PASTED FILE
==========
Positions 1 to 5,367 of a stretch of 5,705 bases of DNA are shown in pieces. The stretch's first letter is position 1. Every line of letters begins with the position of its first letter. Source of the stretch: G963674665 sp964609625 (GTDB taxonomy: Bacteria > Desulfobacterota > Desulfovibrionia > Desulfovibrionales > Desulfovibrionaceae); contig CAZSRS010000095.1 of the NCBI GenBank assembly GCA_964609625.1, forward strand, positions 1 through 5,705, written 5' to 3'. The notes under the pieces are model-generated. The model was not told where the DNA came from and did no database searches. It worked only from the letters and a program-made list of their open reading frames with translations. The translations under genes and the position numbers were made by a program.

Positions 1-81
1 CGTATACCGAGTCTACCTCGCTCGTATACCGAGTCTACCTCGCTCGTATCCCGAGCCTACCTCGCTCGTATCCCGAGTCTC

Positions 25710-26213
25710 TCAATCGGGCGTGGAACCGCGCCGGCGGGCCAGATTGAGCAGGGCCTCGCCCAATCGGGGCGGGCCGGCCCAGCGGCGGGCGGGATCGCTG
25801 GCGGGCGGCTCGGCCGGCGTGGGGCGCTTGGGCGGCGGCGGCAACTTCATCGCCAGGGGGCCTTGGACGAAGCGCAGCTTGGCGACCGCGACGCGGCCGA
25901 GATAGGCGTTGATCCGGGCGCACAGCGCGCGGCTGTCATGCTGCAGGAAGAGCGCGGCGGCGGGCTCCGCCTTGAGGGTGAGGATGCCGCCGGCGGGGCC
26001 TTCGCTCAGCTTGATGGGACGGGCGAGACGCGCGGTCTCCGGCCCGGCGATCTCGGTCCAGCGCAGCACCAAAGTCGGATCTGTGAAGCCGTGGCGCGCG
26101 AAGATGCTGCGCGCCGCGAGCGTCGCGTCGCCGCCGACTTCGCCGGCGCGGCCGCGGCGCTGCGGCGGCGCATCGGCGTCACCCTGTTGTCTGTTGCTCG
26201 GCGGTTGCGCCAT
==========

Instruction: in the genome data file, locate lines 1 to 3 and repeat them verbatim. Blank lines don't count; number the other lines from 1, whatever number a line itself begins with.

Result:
Positions 1 to 5,367 of a stretch of 5,705 bases of DNA are shown in pieces. The stretch's first letter is position 1. Every line of letters begins with the position of its first letter. Source of the stretch: G963674665 sp964609625 (GTDB taxonomy: Bacteria > Desulfobacterota > Desulfovibrionia > Desulfovibrionales > Desulfovibrionaceae); contig CAZSRS010000095.1 of the NCBI GenBank assembly GCA_964609625.1, forward strand, positions 1 through 5,705, written 5' to 3'. The notes under the pieces are model-generated. The model was not told where the DNA came from and did no database searches. It worked only from the letters and a program-made list of their open reading frames with translations. The translations under genes and the position numbers were made by a program.

Positions 1-81
1 CGTATACCGAGTCTACCTCGCTCGTATACCGAGTCTACCTCGCTCGTATCCCGAGCCTACCTCGCTCGTATCCCGAGTCTC